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Corel and Microsoft have both released new versions of their respective office software suites. Microsoft’s latest offering is a new version of Office called “XP” which the folks in Redmond, Wash., say stands for “XPerience.” Corel released its latest version of WordPerfect bundled into a package called “WordPerfect Office 2002″ which, like the auto industry, introduces itself with the “model year” 2002. Trying to decide whether to upgrade, switch, or just ditch an existing software suite is never an easy decision, but both Office XP and Office 2002 have features that might make it worthwhile for any size law firm. First, we need a little groundwork. The different software packages can be a little confusing, but it’s nothing you haven’t seen before from the two software giants. Corel’s offering is called “WordPerfect Office 2002.” My guess is that they could not just use “Office 2002″ because it would be too easy to confuse with Microsoft’s line of Office 98 and 2000. Using “WordPerfect” in the name makes good use of Corel’s most valuable trademark, but the individual programs included within the office suite are “10″ versions, as in “WordPerfect 10,” “Quattro Pro 10,” etc. It all gets confusing, doesn’t it? On the Microsoft side, the software suite is called “Office XP.” The latest rumors purport that Microsoft chose “XP” to be just different enough to strengthen their trademark rights. The individual programs within Office XP still use the traditional year designations of “Word 2002,” “Excel 2002,” etc. Each office suite from both companies comes in several different flavors such as Standard and Professional. These reviews largely focus on the word processors included within the Office suites — WordPerfect 10 and Word 2002. Word processors are the workhorses of the legal profession, and their features will largely determine which software suite a firm buys. COREL WORDPERFECT OFFICE 2002 Corel has apparently decided to concentrate on making their die-hard customers happy, and has stopped trying to do battle with Microsoft. This means that Corel is just going to do what they have done best for many years in the word processing field. Instead of trying to convince Microsoft Office users to convert to WordPerfect, Corel is just going to concentrate on convincing loyal WordPerfect customers to upgrade their existing software. This is a brilliant strategy for Corel. How long have we heard the debate between Word and WordPerfect? And how many people have you heard “Red Rover” to the other side without kicking and screaming at the top of their lungs? The answer is simple — nobody wants to switch word processing software, the one program they probably use more than anything else. That said, WordPerfect Office 2002 is absolutely perfect for the WP Die-Hards. If you’ve been using WordPerfect since the 5.1 days, and swear by Reveal Codes, and worship your macros and keyboard shortcuts, go out and make your WordPerfect Office 2002 purchase today. The suite is clean, familiar, completely customizable, and even offers several great new tools for the upgrade price. The one thing that Corel has done differently with this suite is they have stopped bundling legal-specific applications with the program. Corel is not stupid — they know that the legal community is one of their most precious customer bases. But Corel has virtually abandoned any “Legal Edition” with this new release of their software and decided to concentrate on just giving their customers a great product with the features they know and love best. Lastly, Corel made a brilliant PR move when they made sure that their new office suite would run on Windows 95. There are still many offices running Windows 95 and haven’t upgraded to Windows 98 or 2000 or ME or NT or even XP. Microsoft Office XP will not run on a machine that is running Windows 95, so you must have Windows 98. If you’re still behind in “Windows Time,” you can relax knowing that WordPerfect will work just fine for you. You’ll be happy to know that upgrading to WordPerfect Office 2002 will be like a digital homecoming. The old, familiar, and oh-so-lovable “Reveal Codes” are still there, right where they’ve always been. Down at the bottom they show you the underlying components of your document, making sure you can modify and customize the look and feel of documents. We all have war stories where Reveal Codes got us out of a sticky situation in a document. Corel has always lead in this area and I can say without hesitation that Reveal Codes is the biggest reason I’ve heard as to why people want to stay with WordPerfect instead of going to Word. “Real Time Preview” for fonts and font sizes is still available. I like this feature a lot. You can select a sentence and scroll through the font choices at the top, all the while getting a “preview” of what the sentence is going to look like in the new font. The same goes for the font size. Document conversion is even better than before. Corel boasts better compatibility with Microsoft Office 97 and 2000 in this version of their office suite. I brought a Microsoft Word 2000 document into WordPerfect and I only had to make three minor corrections. That is a fantastic statistic in my book. The only problem I had occurred when I attempted to bring over a Microsoft Office XP (Word 2002) document. Apparently, WordPerfect will not recognize the new Office XP formats just yet! I tried several times in vain. I do hope they fix this soon. WordPerfect Office 2002 offers many little updates and improvements on its software. There are so many that I cannot cover all of them here. Suffice it once again to say that WP users will find these updates are enough to convince you to upgrade. One of my favorite new features in WP Office 2002 is the “Publish to PDF” option. I’m a big supporter of Adobe’s PDF file format and I use it all the time to send documents, Web pages, etc. to others when I’m not sure what software they have on their machine. I know that they can get ahold of the free Adobe Acrobat Reader and viola! — they’ll be able to read my document without a problem. Before when you wanted to create a PDF document, you had to go out and purchase the full version of Adobe Acrobat. Not only is this a fantastic addition to the software, WP does a great job in the conversion. Another addition to WordPerfect is called “Perfect Expert.” I think this is great, but then again, most of my background is in Microsoft Word. Perfect Expert basically takes you by the hand for just about any WP function or task. Clicking on Perfect Expert brings up a box on the side of your screen, and gives you very easy access to common task such as inserting symbols, adding bullets or numbers, or adding columns. Yes, I know that all of these functions can be done from the menu at the top, but think of Perfect Expert as another “front end” to those commands. For you macro-hungry fans out there, WordPerfect includes a utility called “Perfect Script” that gives more flexibility over creating and managing your macros. Another new feature that has many people raving is WordPerfect’s “Variable Tool.” This allows users to “flag” items such as names or dates, and be able to change those “flags” later with just a few clicks instead of re-typing every instance in your document. WordPerfect Office 2002 gives some extra choices when you want to select certain portions of text. Clicking on Edit and going to Select will give you another sub-menu that allows you to select Sentence, Paragraph, Page, or All. Not a big deal, but it could come in handy in some situations. At one time, Corel offered at least 30 different versions of WordPerfect in different formats and languages. Now it’s down to two basic editions: Standard and Professional. I reviewed the Professional Edition, which is largely similar to the Standard Edition except the $100 gets you database and voice recognition software that many attorneys won’t need. MICROSOFT OFFICE XP Well, what can I say — it’s Microsoft. We can’t fight it, we all know that Microsoft has become the dominant figure in both operating systems and office programs. And it’s dominant on just about everyone else’s computer as well. I’m not necessarily saying that this is a bad thing. And without getting into that whole capitalism vs. antitrust thing, I’ll just say that a little standardization is good in the computer world, at least for now. What I’m trying to say is that many people, including myself, use Microsoft Word, Excel, etc. because so many other people are using the same programs. This means that if you create a document in Microsoft Word on your computer, you can send it to someone else and they can read the document. All of that said, if you like the version of Microsoft Office that you’re using right now, and you’ve made friends with the little paper clip, and you feel better running a Microsoft program on top of a Microsoft Operating System, then an upgrade to Office XP is a good idea — if you have the money and can meet the stringent requirements for your computer. Microsoft has made a few gaffes in its past, but this time I think they’ve shot themselves in the foot. Microsoft Office XP will not work if you are running Windows 95. Now, I know that most people have upgraded and so this won’t be much of a problem. But just in case there is that one person who still likes to use Win95, they are out of luck. In order to run Office XP, you must be running at least Windows 98. But this might not be all bad — each version of Windows has security fixes and updated features that the older versions lack. One positive feature of Office XP is that it will completely erase your existing version of Office if you choose. I elected to have XP completely erase Office 2000 from my system. I didn’t want to go through the headache of un-installing Office 2000 myself. The conversion was flawless — all my old Office 2000 documents switched over fine, and the installation took a LOT less time that I thought it would. Did I mention those Microsoft gaffes earlier? With the release of Office XP, Microsoft has concocted an interesting scheme for upgrades and new versions of the software. Before, when you decided that you wanted to upgrade to a newer version of Office, you simply went out and bought the upgrade and installed it. No problems. With the release of Office XP, Microsoft has created a subscription scheme where companies purchase subscriptions that give them access to newer versions on an annual basis. A company must elect the subscription by October. And along those same lines, be prepared for the following hurdle if you decided to install Office XP. Microsoft will require you to “activate” your copy of Office XP after you install it. This is Microsoft’s latest effort to crack down on pirated software. Office XP will run on your system for approximately 50 times before the whole Office suite goes into “Reduced Functionality Mode” where you will only be able to read documents, you won’t be able to edit anything. “Activation” requires you to receive a whole separate number from the Microsoft Corporation. Obviously, you may only “activate” your copy of the software on one computer, and possibly a second portable computer. If you attempt to install your copy of Office XP on another computer altogether, “activation” will be denied. What I can’t figure out is that I believe you still have to “register” your copy of Office XP on top of the “activation.” Good luck. So it’s time to look at a few specifics in Office XP. The interface of Office XP is a lot cleaner. Microsoft has gone to a “2-D” look rather than bulkier “3-D” look. It’s a little easier now to tell when a toolbar button is selected and I believe that the 2D buttons give you a little more room in your workspace. The only thing that I don’t like about the “new look” is the double chevrons that remain in the menus at the top. If you don’t know what I’m talking about, in Office 2000, when you clicked on File, you only saw the few commands in that menu that you had used before. At the bottom of the File menu was a double chevron that you could click on to show you the remaining commands. In other words, if you had not clicked “Print” before, when you clicked on File, the “Print” option would not appear until you clicked the double chevrons. I know this is a small complaint, but I don’t like those double chevrons. I like to see all of my options. Even though I mentioned Clippy (that annoying little paper clip helper) earlier, he does not appear by default when you use Office XP. You can bring him back to life, but I prefer the new “Ask a Question” help bar in the upper right-hand corner of Word 2002. I have to admit, I liked Clippy’s responses to questions, but I didn’t like moving him around the screen. Now with the help bar at the top, I get the same answers to my questions that Clippy gave, just without the cute wink of an eye from an animated paper clip. A new Office XP feature that is supposed to attract WordPerfect enthusiasts is the “Reveal Formatting” Task Pane. Where Corel’s WordPerfect uses “codes” to format documents, and you can see the codes in Corel’s “Reveal Codes” option, Microsoft Word uses “styles” to format documents. Now, with the “Reveal Formatting” Task Pane that pops up on the right side of the screen, you can catch merely a glimpse into what the heck Microsoft Word is actually doing with the text in your document. Now, please don’t misunderstand me, Word’s Reveal Formatting does not hold a candle to Corel’s Reveal Codes, but it’s a step in the right direction. A great feature in Office XP is the ability to select discontinuous blocks of text. For instance, you can highlight one sentence, hold down control, and highlight another sentence. Now the two sentences, separated by other text, are highlighted together, and may be copied and pasted together. Another feature is the ability to Compare Two Documents with the “Legal Blackline” option enabled. This allows a user to actually compare two documents and have the differences between the two highlighted and saved as a third document. This is handy when going through lengthy documents that are being worked on by several people at one time. And last but not least, we have Smart Tags. You may have already heard the buzz about Microsoft’s Smart Tags. Most of the “buzz” has been about Microsoft putting Smart Tags into their new versions of Windows XP, but Smart Tags already exist in Office XP today. And I will say, for the most part, I’ve been happy with them. Smart Tags are little icons that pop up in various parts of Word documents as you type. They do a variety of things. They allow you to turn off many “automatic” functions in Word that drive many people crazy. For instance, if you type “1.” with some text after it, and hit return, Word assumes you’re creating a numbered list. Now, in Office XP, as soon as you hit return, a Smart Tag will pop up. You may click on the Smart Tag and choose between several options, including turning off the numbered list. Before, you had to “undo” the numbered list, or go up to the Format menu and turn the numbering off. Lexis and Westlaw have announced that they will provide support for Smart Tags for cases and other fields. Office XP is the next offering of the ever-so-popular Microsoft Office products. But please be aware that “Office XP” is not immediately related to “Windows XP” — they are two separate products, and you don’t need one to run the other. Office XP comes in four different editions: Standard, Developer, Professional, and the Professional Special Edition. My review copy was the “Regular” Professional edition.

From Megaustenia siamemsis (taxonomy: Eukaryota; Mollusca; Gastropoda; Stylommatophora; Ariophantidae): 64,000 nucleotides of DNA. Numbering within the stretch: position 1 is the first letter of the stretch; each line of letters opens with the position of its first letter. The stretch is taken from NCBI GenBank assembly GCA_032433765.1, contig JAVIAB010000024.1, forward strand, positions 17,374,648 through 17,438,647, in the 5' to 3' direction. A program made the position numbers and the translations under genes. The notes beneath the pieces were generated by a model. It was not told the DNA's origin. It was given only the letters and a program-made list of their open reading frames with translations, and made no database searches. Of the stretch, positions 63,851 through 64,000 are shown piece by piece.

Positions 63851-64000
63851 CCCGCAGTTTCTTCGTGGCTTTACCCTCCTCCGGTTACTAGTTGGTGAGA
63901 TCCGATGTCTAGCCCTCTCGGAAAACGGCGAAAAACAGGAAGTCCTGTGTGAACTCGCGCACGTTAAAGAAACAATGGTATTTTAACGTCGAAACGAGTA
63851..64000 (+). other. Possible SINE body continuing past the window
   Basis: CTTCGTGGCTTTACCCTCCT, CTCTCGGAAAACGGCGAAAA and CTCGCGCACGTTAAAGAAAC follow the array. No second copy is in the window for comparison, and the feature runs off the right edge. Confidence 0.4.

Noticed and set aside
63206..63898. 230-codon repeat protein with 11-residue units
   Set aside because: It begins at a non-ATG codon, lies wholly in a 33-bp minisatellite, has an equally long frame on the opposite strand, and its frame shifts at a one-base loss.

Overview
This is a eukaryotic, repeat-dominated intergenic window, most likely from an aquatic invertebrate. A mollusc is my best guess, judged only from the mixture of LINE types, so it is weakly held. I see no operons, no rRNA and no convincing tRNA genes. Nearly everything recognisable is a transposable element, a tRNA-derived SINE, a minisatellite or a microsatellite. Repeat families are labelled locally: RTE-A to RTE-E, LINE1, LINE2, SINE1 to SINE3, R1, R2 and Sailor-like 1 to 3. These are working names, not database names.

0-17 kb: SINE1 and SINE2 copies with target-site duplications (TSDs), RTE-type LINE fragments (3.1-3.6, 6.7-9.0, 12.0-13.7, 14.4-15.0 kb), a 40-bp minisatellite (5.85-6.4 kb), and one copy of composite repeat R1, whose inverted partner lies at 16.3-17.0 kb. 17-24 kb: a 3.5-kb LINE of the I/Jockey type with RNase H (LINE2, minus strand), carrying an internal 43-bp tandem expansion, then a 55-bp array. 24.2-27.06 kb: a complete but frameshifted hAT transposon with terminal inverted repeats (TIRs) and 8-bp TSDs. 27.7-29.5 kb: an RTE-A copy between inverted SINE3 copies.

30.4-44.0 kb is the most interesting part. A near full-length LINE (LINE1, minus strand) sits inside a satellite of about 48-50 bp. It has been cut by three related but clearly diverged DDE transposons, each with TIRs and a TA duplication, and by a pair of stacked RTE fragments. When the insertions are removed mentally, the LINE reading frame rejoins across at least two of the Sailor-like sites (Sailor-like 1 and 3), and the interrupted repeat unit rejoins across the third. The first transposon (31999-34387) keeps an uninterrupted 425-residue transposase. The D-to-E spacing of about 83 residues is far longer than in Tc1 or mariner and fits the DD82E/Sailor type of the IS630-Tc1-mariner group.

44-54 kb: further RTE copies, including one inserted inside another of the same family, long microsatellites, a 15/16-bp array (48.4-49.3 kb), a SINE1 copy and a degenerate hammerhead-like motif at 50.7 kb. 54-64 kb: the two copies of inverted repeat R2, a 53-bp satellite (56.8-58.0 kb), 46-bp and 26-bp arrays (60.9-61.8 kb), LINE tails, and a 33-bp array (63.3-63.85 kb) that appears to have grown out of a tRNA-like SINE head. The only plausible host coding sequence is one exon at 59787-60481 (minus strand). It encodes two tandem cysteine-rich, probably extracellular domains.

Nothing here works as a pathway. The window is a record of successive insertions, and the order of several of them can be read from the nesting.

SUMMARY WordPerfect Office 2002 PROS: � The printed manual that ships with WordPerfect Office 2002 is much better than the general info that comes with Microsoft Office XP. You’ll also find PDF versions of the manual on the WordPerfect CD-ROMs. � The “convert text to tables” is very intuitive, works very well. � WordPerfect Office 2002 is much less expensive than Microsoft Office XP. � As already discussed, WordPerfect Office 2002 works well in all versions of Windows from 95 on up. � WordPerfect Office 2002 is reportedly a little more stable than the older version of WordPerfect. CONS: � I like using bullets in my documents. My main complaint with WP is that they don’t do bullets exactly like I want them. (Admittedly, we all have our preferences for bulleting, and WP just happens to not work for me.) First, there is too much space between the bullet and the text (yes, I know I can change the attributes, but I like to use the default when I can). Second, if I want to indent the bulleted sentence, the text indents for me, but the bullet stays where it is. It’s just my little pet peeve, I’m allowed one or two. � Several people have commented on a lack of HTML and “Internet” support in WordPerfect Office 2002. The claims are that WP has left the Internet behind and that their HTML features are weak. However, WP Office 2002 does support Cascading Style Sheets. What’s Included: Included within the Professional Edition are the following: � WordPerfect 10: The famous word processor � Quattro Pro 10: A spreadsheet application � Corel Presentations 10: An application to create presentations � CorelCENTRAL 10: A suite of applications for e-mail, appointments, etc. � Paradox 10: A database program � Dragon Naturally Speaking : A voice-recognition application. Prices: � WordPerfect Office 2002 Standard retails for $330. An upgrade is $125. � WordPerfect Office 2002 Professional retails for $420. An upgrade is $230. What You Need on Your Computer Before You Can Install and Use: � Microsoft Windows 95, 98, 2000, NT, or ME � Pentium 166 MHz Processor � 16 MB of RAM � 150 MB of hard drive space, but a “typical” installation requires 250 MB � CD-ROM drive � VGA monitor The Professional Edition requires slightly larger requirements on your processor, RAM and hard drive to run the Dragon Naturally Speaking program. Microsoft Office XP Pros: � First, you can’t accidentally click on a hyperlink in Word and have to wait for your browser to open up. To follow a hyperlink in Word now you must hold down Control, and then click. This is so great — I can’t tell you how many minutes I’ve lost to waiting for Word to open up a hyperlink in my browser when I didn’t mean to click at all. � A much more clear interface. � Grammar checking is smarter. Cons: � Microsoft Office XP won’t work with anything less than Windows 98 � You must “activate” the software in addition to installing and registering it, plus you must enter into some crazy kind of subscription service in order to get future upgrades. � Several people who have put Office XP through more than I have claim that XP is not as stable as Office 2000. What’s Included: Standard includes the following offerings: � Word 2002: A word processor � Excel 2002: A spreadsheet application � Outlook 2002: An application for e-mail, contacts, etc. � PowerPoint 2002: An application to create presentations Professional merely adds Access 2002 (a database application) to that list. The Professional Special Edition includes FrontPage 2002 (an HTML editor), Publisher 2002 (a desktop publishing application), and a bonus IntelliMouse. Developer bundles some special software tools for the total techies out there. Prices: � Microsoft Office XP Standard Edition retails for $450. An upgrade is $239. � Microsoft Office XP Professional retails for $550. An upgrade is $329. What You Need on Your Computer Before You Can Install and Use: � Windows 98, 2000 Professional, NT, or ME � Pentium 133 MHz � 24 MB of RAM if you’re running Windows 98. 32 MB of RAM if you’re running Windows ME or NT. And 64 MB of RAM if you’re running Windows 2000 Professional. Also, you will need an “additional” 8 MB of RAM for each and every Office program that you want to run simultaneously. For example, having Word and Excel open at the same time would require an additional 16 MB of RAM. � 210 MB of free space on your hard drive for the Standard Edition, and 245 MB of free space for Professional � CD-ROM drive � Super VGA monitor